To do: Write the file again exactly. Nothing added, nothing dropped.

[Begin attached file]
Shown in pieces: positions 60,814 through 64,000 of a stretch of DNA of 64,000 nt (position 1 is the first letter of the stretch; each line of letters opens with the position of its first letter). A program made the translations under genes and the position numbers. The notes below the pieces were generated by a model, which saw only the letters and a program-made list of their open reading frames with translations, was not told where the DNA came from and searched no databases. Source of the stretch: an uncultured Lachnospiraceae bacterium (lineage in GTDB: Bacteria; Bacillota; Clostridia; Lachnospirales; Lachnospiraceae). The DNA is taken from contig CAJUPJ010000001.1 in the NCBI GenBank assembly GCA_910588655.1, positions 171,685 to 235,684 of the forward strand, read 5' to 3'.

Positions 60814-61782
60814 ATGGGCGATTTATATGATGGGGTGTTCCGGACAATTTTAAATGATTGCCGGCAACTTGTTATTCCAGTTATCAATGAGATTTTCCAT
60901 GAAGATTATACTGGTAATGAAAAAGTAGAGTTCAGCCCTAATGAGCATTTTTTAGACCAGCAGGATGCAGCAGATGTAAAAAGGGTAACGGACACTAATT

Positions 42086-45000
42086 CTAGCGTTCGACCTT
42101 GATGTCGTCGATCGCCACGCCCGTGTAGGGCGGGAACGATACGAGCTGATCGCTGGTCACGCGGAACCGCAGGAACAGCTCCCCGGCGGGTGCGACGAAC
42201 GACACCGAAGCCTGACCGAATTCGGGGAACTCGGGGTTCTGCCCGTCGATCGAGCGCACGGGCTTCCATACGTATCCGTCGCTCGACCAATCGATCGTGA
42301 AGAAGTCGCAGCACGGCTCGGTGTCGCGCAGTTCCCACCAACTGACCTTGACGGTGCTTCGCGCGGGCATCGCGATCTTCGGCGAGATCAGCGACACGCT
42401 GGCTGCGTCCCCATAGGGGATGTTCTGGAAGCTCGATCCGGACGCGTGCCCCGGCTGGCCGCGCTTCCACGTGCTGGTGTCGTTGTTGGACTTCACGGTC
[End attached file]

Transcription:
Shown in pieces: positions 60,814 through 64,000 of a stretch of DNA of 64,000 nt (position 1 is the first letter of the stretch; each line of letters opens with the position of its first letter). A program made the translations under genes and the position numbers. The notes below the pieces were generated by a model, which saw only the letters and a program-made list of their open reading frames with translations, was not told where the DNA came from and searched no databases. Source of the stretch: an uncultured Lachnospiraceae bacterium (lineage in GTDB: Bacteria; Bacillota; Clostridia; Lachnospirales; Lachnospiraceae). The DNA is taken from contig CAJUPJ010000001.1 in the NCBI GenBank assembly GCA_910588655.1, positions 171,685 to 235,684 of the forward strand, read 5' to 3'.

Positions 60814-61782
60814 ATGGGCGATTTATATGATGGGGTGTTCCGGACAATTTTAAATGATTGCCGGCAACTTGTTATTCCAGTTATCAATGAGATTTTCCAT
60901 GAAGATTATACTGGTAATGAAAAAGTAGAGTTCAGCCCTAATGAGCATTTTTTAGACCAGCAGGATGCAGCAGATGTAAAAAGGGTAACGGACACTAATT

Positions 42086-45000
42086 CTAGCGTTCGACCTT
42101 GATGTCGTCGATCGCCACGCCCGTGTAGGGCGGGAACGATACGAGCTGATCGCTGGTCACGCGGAACCGCAGGAACAGCTCCCCGGCGGGTGCGACGAAC
42201 GACACCGAAGCCTGACCGAATTCGGGGAACTCGGGGTTCTGCCCGTCGATCGAGCGCACGGGCTTCCATACGTATCCGTCGCTCGACCAATCGATCGTGA
42301 AGAAGTCGCAGCACGGCTCGGTGTCGCGCAGTTCCCACCAACTGACCTTGACGGTGCTTCGCGCGGGCATCGCGATCTTCGGCGAGATCAGCGACACGCT
42401 GGCTGCGTCCCCATAGGGGATGTTCTGGAAGCTCGATCCGGACGCGTGCCCCGGCTGGCCGCGCTTCCACGTGCTGGTGTCGTTGTTGGACTTCACGGTC